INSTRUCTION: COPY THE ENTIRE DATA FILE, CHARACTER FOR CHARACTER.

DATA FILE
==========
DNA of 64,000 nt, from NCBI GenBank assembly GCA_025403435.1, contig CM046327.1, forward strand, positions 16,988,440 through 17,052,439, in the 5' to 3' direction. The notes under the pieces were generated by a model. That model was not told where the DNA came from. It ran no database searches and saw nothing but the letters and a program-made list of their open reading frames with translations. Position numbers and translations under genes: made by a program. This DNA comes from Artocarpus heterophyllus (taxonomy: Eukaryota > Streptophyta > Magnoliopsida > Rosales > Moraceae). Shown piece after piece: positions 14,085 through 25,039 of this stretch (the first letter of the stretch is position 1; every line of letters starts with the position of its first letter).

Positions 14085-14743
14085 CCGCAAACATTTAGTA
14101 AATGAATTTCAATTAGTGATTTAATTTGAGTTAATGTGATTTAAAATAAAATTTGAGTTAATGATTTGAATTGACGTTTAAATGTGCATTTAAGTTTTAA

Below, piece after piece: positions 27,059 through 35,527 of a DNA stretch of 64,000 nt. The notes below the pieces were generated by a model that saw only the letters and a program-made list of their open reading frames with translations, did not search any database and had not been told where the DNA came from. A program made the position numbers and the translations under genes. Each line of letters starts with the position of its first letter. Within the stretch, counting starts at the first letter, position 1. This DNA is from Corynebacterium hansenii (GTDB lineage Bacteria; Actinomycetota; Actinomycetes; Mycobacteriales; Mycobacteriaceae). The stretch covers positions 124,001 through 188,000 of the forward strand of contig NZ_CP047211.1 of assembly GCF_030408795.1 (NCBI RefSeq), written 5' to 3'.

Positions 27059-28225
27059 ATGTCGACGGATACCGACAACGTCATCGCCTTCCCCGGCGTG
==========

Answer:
DNA of 64,000 nt, from NCBI GenBank assembly GCA_025403435.1, contig CM046327.1, forward strand, positions 16,988,440 through 17,052,439, in the 5' to 3' direction. The notes under the pieces were generated by a model. That model was not told where the DNA came from. It ran no database searches and saw nothing but the letters and a program-made list of their open reading frames with translations. Position numbers and translations under genes: made by a program. This DNA comes from Artocarpus heterophyllus (taxonomy: Eukaryota > Streptophyta > Magnoliopsida > Rosales > Moraceae). Shown piece after piece: positions 14,085 through 25,039 of this stretch (the first letter of the stretch is position 1; every line of letters starts with the position of its first letter).

Positions 14085-14743
14085 CCGCAAACATTTAGTA
14101 AATGAATTTCAATTAGTGATTTAATTTGAGTTAATGTGATTTAAAATAAAATTTGAGTTAATGATTTGAATTGACGTTTAAATGTGCATTTAAGTTTTAA

Below, piece after piece: positions 27,059 through 35,527 of a DNA stretch of 64,000 nt. The notes below the pieces were generated by a model that saw only the letters and a program-made list of their open reading frames with translations, did not search any database and had not been told where the DNA came from. A program made the position numbers and the translations under genes. Each line of letters starts with the position of its first letter. Within the stretch, counting starts at the first letter, position 1. This DNA is from Corynebacterium hansenii (GTDB lineage Bacteria; Actinomycetota; Actinomycetes; Mycobacteriales; Mycobacteriaceae). The stretch covers positions 124,001 through 188,000 of the forward strand of contig NZ_CP047211.1 of assembly GCF_030408795.1 (NCBI RefSeq), written 5' to 3'.

Positions 27059-28225
27059 ATGTCGACGGATACCGACAACGTCATCGCCTTCCCCGGCGTG